Car Seat Safety
Using the right car seat is the best way to prevent serious injury to children in collisions. It is important to have the right car seat for your baby. Newborn babies and infants need special protection while in a vehicle. In a collision a properly installed rear- facing child car seat can save your baby’s life.
When you buy a child car seat for use in Canada, look for the National Safety Mark Label attached to the seat. This label indicates that the seat complies with Canadian regulations and standards and is legal for use in Canada. Every car seat has an expiry or useful life date on it and should be used past that date.
Never Shake A Baby. Shaken Baby Syndrome- Period Of Purple Crying Program
Period of Purple Crying is a new way to help parents understand this time in their baby's life, which is a normal part of every infant's development. It is confusing and concerning to be told your baby "has colic" because it sounds like it is an illness or a condition that is abnormal. When the baby is given medication to treat symptoms of colic, it reinforces the idea that there is something wrong with the baby, when in fact, the baby is going through a very normal developmental phase. That is why we prefer to refer to this time as the Period of PURPLE Crying. This is not because the baby turns purple while crying. The acronym is a meaningful and memorable way to describe what parents and their babies are going through.
The letters in PURPLE stand for-
- P- Peak of crying. Your baby may cry more each week, the most in month 2, then less in months 3-5
- U- Unexpected. Crying can come and go and you don’t know why.
- R- Resists soothing. Your baby may not stop crying no matter what you try.
- P- Pain-like face. A crying baby may look like they are in pain, even when they are not.
- L- Long lasting. Crying can as much as 5 hours a day, or more.
- E- Evening. Your baby may cry more in the late afternoon and evening.
Ways to help comfort your crying baby-
- Hold and soothe your baby
- Provide gentle rocking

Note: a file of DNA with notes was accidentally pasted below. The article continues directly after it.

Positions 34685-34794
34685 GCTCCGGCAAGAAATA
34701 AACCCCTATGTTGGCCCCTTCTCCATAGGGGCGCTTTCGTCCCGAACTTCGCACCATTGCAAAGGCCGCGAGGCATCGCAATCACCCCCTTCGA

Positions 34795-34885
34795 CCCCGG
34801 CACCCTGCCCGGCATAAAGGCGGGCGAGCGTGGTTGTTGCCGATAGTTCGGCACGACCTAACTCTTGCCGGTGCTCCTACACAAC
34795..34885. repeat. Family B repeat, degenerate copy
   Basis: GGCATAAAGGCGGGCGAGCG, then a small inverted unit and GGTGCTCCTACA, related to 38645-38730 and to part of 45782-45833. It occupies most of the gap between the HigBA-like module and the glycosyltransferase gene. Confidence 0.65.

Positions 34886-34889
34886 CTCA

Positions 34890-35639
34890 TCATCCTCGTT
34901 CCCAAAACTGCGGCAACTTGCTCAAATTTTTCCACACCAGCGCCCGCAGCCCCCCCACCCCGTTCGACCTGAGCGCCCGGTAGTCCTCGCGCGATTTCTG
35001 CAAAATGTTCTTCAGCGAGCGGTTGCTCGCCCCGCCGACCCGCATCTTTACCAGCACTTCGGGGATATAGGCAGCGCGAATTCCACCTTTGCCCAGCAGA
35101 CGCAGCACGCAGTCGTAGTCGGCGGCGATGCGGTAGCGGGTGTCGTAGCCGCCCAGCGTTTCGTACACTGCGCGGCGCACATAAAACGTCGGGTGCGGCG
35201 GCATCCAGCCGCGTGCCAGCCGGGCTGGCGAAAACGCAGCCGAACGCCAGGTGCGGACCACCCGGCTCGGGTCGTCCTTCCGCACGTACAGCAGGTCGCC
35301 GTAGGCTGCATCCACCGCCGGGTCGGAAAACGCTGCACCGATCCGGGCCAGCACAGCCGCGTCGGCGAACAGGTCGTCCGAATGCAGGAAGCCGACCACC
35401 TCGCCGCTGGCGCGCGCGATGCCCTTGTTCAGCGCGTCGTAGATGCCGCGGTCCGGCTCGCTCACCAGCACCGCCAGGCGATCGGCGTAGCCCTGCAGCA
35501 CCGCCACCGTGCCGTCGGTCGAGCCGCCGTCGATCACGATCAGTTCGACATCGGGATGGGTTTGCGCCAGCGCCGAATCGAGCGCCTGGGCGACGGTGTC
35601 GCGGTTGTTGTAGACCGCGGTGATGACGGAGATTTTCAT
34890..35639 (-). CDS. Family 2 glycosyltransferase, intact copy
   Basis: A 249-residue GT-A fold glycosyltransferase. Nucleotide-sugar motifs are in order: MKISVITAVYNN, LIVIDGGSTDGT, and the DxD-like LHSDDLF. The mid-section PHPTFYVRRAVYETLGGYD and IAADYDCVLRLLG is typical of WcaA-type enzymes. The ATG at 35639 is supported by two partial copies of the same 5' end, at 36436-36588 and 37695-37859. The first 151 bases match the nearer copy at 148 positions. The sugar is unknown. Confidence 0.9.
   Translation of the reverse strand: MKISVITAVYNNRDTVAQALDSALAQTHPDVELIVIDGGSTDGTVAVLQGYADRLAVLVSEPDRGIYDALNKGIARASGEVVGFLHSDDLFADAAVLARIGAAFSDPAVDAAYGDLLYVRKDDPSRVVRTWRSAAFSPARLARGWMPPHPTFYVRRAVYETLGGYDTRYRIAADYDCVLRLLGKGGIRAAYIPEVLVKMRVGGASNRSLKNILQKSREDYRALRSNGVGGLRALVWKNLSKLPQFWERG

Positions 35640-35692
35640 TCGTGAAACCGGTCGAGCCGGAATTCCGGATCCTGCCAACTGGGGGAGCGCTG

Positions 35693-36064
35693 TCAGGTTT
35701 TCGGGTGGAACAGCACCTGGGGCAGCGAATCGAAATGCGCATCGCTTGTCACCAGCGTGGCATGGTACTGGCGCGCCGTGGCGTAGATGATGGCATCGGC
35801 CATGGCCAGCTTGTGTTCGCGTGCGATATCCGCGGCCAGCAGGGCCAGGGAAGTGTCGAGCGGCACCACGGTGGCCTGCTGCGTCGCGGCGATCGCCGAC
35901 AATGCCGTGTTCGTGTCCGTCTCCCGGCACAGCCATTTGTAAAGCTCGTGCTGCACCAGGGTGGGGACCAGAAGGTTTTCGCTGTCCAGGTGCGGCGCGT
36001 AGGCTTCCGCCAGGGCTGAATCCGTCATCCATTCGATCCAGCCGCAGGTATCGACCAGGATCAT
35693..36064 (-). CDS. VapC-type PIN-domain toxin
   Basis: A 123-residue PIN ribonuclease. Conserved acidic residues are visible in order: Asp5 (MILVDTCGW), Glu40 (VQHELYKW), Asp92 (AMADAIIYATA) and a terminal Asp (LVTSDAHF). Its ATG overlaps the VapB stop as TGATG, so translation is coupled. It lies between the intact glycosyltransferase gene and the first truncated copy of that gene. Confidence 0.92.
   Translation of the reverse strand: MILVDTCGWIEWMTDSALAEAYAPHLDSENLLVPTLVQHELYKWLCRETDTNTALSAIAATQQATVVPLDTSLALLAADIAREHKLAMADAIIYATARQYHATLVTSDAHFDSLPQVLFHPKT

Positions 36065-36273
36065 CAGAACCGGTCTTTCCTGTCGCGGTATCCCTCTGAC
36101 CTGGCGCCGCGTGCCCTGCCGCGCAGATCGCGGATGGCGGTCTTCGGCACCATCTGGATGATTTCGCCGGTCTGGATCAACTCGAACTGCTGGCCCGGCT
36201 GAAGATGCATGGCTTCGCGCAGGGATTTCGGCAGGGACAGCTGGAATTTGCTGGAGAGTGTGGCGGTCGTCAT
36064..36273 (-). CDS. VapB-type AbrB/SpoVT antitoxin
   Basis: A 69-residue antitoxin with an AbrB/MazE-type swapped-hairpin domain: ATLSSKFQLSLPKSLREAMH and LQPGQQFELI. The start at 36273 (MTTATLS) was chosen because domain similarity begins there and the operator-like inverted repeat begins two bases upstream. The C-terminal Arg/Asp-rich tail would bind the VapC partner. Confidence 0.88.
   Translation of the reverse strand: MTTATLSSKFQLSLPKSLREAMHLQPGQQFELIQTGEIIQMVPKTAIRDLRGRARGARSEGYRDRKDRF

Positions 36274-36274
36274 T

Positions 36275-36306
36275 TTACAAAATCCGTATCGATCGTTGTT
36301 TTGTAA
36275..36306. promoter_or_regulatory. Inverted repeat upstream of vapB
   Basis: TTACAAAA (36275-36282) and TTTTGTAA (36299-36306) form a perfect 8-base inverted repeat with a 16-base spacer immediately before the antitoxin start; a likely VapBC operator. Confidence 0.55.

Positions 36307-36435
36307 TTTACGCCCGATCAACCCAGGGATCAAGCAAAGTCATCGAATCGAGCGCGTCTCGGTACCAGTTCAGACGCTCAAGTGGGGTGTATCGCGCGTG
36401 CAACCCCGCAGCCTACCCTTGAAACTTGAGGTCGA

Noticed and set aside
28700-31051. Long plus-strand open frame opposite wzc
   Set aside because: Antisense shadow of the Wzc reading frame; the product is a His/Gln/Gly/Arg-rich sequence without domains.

- Give your baby a bath
- Take your baby for a ride in a stroller
- Feed your baby if it has been more than 2 hours since the last feed
- If you have tried to soothe your baby after making sure they have been fed, their diaper changed, and they have no signs of fever or illness it is okay to lay them in their crib on their back where they are safe. This gives you a chance to take a break. Remember that a period of crying is normal and that it has nothing to do with your parenting. Remember to remain calm and NEVER shake your baby.
Please watch the Period of Purple Crying video – Ask your bedside nurse for access to the video.
Baby Safe Program- St. John’s Ambulance
741 King St. London
Call- 519-432-1352- To register for the New Parent Safety Workshop
New Parent Workshop. Running approximately 3.5 hours (depending on class sizes and questions), this non-certificate workshop is structured to teach essential emergency skills to new parents, grandparents and siblings over 14 years old. The training is focused on accident and injury prevention, first aid, choking and CPR techniques used on newborns, infants and young children.
Safe Sleep for Babies- The prevention of Sudden Infant Death Syndrome (SIDS) or Sudden Unexpected Infant Death (SUID) of an infant less than 1 year old.
Creating a safe sleeping environment for your baby will reduce the risks of injuries and sleep related deaths, including Sudden Infant Death Syndrome (SIDS)
Decrease the risk for SIDS
- Provide a smoke free home before and after your baby is born. Smoking is one of the greatest risks for SIDS.
- Breastfeeding or feeding with breastmilk helps to protect your infant.
- Don’t let baby get over-heated. A general rule; baby should be in one more layer than what a parent is comfortable in.
- Provide your baby with a safe sleep environment that has a firm surface and no added pillows, comforters, quilts, bumper pads or stuffed toys.
- Do not share the same sleep surface with your baby. Baby should always go back to sleep in their crib, cradle or bassinet next to your bed for the first 6 months.
- Always place your baby on their back for nap time and sleep time.
- Keep blind cords up high and out of reach, so your baby can not get caught in them.
- More Information
Keep your baby safe; Falls, burns, ect.
- Always supervise young children and keep them within arm’s reach
- Watch your step, prevent falls
- Avoid over exposure to the sun
- Install your child’s car seat properly and make sure it is the right seat for your child
- Pay attention to others and share the road
- Get the latest updates by subscribing to Consumer Product Safety alerts
- Give Your Child A Safe Start Booklet - English